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Chromosome, Prokaryotic

Chromosome, Prokaryotic

The bacterial or prokaryotic chromosome differs in many ways from that of the eukaryote. The term "eukaryote" comes from the Greek and means "true nucleus." Eukaryotic cells have a double membrane (the nuclear membrane ) surrounding the nucleus, the organelle that contains several chromosomes. In contrast, the term "prokaryote" means "primitive nucleus," and, indeed, cells in prokaryotes have no nucleus. Instead, the prokaryotic chromosome is dispersed within the cell and is not enclosed by a separate membrane.

This dispersed chromosome is called the bacterial "nucleoid," which can be seen in electron micrographs of thin sections, as shown in Figure 2. Although bacteria (now called eubacteria) are highly diverse, the prototypical bacterial species is Escherichia coli, which has served as a model organism for genetic, biochemical, and biotechnological research for many decades.

The E. coli chromosome is a single circle.

Because the single DNA molecule forming the chromosome is so long (about 4.6 million base pairs), it is easily broken when researchers try to isolate it. However, in the early 1960s, the Australian biochemist John Cairns was able to gently lyse E. coli cells without breaking the chromosome. He was interested in chromosomal replication and had labeled the DNA with tritium (3H), a radioactive form of hydrogen. Autoradiograms of the DNA demonstrated that the bacterial chromosome is a circular molecule. While the vast majority of bacterial species possess a single unique chromosome, there are a few rare species, such as Vibrio cholerae (the agent that causes the disease cholera) and Deinococcus radiodurans, that have two different chromosomes.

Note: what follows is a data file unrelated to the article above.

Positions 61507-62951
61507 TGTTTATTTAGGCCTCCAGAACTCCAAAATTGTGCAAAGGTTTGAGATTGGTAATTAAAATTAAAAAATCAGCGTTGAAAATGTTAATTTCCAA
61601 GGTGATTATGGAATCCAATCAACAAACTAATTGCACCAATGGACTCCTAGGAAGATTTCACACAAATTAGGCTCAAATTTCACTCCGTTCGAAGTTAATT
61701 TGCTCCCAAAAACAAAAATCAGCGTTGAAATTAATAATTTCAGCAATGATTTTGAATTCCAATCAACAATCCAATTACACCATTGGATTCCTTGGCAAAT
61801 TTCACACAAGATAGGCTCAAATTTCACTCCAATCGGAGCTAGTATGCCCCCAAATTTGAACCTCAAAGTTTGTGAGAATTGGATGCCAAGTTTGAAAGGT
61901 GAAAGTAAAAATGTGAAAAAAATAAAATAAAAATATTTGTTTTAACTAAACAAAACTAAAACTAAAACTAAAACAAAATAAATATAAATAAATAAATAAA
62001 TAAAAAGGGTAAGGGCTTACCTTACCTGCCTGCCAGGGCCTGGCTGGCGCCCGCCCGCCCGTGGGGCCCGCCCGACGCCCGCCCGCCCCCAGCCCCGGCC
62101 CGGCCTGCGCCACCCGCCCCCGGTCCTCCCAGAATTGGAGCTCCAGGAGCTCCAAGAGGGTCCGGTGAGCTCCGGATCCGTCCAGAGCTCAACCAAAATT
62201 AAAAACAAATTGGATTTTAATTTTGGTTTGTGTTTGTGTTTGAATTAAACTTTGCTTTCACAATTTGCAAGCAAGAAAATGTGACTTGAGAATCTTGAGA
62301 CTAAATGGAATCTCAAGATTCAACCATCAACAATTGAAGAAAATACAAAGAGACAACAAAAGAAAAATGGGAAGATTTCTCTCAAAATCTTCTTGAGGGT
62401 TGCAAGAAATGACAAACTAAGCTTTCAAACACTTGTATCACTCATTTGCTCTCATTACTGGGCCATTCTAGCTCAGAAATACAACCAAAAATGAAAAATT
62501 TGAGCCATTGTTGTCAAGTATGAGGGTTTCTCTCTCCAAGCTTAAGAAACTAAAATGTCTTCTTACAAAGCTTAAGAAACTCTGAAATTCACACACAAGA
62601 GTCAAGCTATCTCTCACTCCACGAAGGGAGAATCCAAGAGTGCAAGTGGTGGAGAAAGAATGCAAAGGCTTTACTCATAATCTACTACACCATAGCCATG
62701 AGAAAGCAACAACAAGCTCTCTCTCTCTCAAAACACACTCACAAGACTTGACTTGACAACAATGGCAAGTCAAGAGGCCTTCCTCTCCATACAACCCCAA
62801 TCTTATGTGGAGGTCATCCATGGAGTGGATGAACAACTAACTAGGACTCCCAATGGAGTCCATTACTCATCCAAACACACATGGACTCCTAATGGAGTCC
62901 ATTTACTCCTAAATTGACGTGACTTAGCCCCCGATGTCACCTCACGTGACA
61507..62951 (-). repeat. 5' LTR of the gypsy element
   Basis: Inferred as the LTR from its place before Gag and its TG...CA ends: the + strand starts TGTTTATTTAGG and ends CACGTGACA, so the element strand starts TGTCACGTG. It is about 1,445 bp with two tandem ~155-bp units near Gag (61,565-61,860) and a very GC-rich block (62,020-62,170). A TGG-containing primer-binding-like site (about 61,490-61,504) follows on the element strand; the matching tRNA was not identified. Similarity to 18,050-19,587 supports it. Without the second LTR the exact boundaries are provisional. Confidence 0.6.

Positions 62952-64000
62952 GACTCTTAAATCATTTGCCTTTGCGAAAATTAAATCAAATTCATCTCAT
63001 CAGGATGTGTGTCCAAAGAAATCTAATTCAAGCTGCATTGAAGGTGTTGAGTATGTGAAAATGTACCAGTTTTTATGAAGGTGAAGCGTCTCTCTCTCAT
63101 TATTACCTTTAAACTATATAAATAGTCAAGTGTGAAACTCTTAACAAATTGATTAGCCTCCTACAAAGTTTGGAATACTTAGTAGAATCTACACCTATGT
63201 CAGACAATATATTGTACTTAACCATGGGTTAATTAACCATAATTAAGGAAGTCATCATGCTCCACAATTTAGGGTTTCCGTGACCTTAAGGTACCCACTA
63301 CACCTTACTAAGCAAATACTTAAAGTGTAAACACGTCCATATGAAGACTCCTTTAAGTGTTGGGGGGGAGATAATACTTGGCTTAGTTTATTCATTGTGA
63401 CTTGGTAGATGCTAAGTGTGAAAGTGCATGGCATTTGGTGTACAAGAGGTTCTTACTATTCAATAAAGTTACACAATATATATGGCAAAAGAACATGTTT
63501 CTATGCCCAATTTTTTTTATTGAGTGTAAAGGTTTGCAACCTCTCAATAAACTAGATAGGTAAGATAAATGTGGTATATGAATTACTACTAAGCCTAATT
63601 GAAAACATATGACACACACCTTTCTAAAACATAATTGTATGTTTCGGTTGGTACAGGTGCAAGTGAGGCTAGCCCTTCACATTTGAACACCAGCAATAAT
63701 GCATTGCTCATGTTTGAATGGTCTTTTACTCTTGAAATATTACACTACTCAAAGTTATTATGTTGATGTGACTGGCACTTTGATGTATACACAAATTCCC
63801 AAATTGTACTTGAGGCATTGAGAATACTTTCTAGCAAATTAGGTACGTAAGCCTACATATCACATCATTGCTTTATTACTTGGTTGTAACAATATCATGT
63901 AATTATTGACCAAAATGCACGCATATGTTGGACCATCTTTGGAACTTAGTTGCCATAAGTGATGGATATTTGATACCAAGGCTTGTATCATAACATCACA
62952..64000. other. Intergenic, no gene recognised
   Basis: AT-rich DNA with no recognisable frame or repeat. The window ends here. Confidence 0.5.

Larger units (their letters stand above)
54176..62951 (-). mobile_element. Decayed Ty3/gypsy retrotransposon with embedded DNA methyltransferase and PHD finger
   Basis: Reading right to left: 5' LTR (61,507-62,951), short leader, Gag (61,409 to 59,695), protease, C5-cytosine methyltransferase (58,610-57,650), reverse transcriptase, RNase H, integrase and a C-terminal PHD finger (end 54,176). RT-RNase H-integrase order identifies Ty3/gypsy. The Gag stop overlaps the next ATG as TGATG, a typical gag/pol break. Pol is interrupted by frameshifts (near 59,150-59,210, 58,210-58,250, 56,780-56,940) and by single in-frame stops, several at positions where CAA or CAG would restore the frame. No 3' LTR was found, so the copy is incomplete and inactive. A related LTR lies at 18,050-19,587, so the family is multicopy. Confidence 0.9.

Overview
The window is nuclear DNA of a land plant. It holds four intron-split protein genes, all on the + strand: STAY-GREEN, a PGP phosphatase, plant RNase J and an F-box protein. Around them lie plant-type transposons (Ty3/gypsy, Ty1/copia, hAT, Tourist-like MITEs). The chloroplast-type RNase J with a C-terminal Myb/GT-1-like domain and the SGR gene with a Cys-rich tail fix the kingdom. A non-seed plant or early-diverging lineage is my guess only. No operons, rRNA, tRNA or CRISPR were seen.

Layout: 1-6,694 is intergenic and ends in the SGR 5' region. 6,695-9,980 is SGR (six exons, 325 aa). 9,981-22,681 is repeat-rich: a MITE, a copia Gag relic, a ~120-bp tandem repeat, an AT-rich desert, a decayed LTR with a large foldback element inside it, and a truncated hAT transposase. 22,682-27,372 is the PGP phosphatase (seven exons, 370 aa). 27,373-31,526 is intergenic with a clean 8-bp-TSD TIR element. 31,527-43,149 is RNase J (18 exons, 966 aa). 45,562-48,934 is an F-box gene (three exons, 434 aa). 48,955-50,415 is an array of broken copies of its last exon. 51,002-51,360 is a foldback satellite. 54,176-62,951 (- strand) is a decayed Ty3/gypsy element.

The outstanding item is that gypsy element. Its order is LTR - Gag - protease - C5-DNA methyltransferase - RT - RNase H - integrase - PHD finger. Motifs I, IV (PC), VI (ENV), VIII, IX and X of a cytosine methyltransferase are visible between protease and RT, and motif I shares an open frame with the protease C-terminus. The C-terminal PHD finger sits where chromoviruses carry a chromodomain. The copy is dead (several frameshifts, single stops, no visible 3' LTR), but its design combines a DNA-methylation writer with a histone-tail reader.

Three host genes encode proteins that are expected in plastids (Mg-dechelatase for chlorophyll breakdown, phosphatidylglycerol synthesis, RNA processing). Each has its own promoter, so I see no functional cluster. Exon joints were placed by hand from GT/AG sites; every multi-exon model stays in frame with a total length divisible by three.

It is also quite common for bacterial species to possess extrachromosomal genetic elements called plasmids. These are small, circular DNA molecules which, when present, vary in number from one to about thirty identical copies per cell. Plasmids include the fertility factor (F+ plasmid), described below, as well as plasmids that carry drug-resistance genes. Indeed, these drug-resistance plasmids may be passed from species to species and are a major problem in the spread of antibiotic resistance. Whereas most bacteria that contain plasmids have just a single kind of plasmid, some bacterial species simultaneously possess a number of different plasmids, each of which, in turn, is present in varying numbers within the bacterial cell.

The bacterial chromosome is condensed into chromosomal domains.

The bacterial chromosome must be tightly packed to fit into the small volume of the bacterial cell. Figure 3 shows the relative sizes of the unfolded chromosome and the E. coli cell. During the 1980s, techniques were developed to isolate intact bacterial nucleoids by gentle lysis, under conditions that prevented the DNA of the chromosome from uncoiling. These isolated nucleoids were highly condensed into a very compact structure, as shown in Figure 4.

Compacting the DNA involves supercoiling, or further twisting the twisted chromosome. The chromosome's fifty or so DNA domains are held together by a scaffold of RNA and protein, and the entire nucleoid is attached to the cell membrane. This membrane attachment aids in the segregation of the chromosomes after they replicate in preparation for cell division. Bacteria lack the histone proteins that are found bound to the DNA and that form the nucleosomes of eukaryotic chromosomes. However, it is believed that polyamines (organic molecules with multiple NH2 amine groups) such as spermidine, as well as some basic proteins, aid in compacting the bacterial chromosome. These basic proteins have a net positive charge that bind them to the negative charge of the phosphates in the DNA backbone.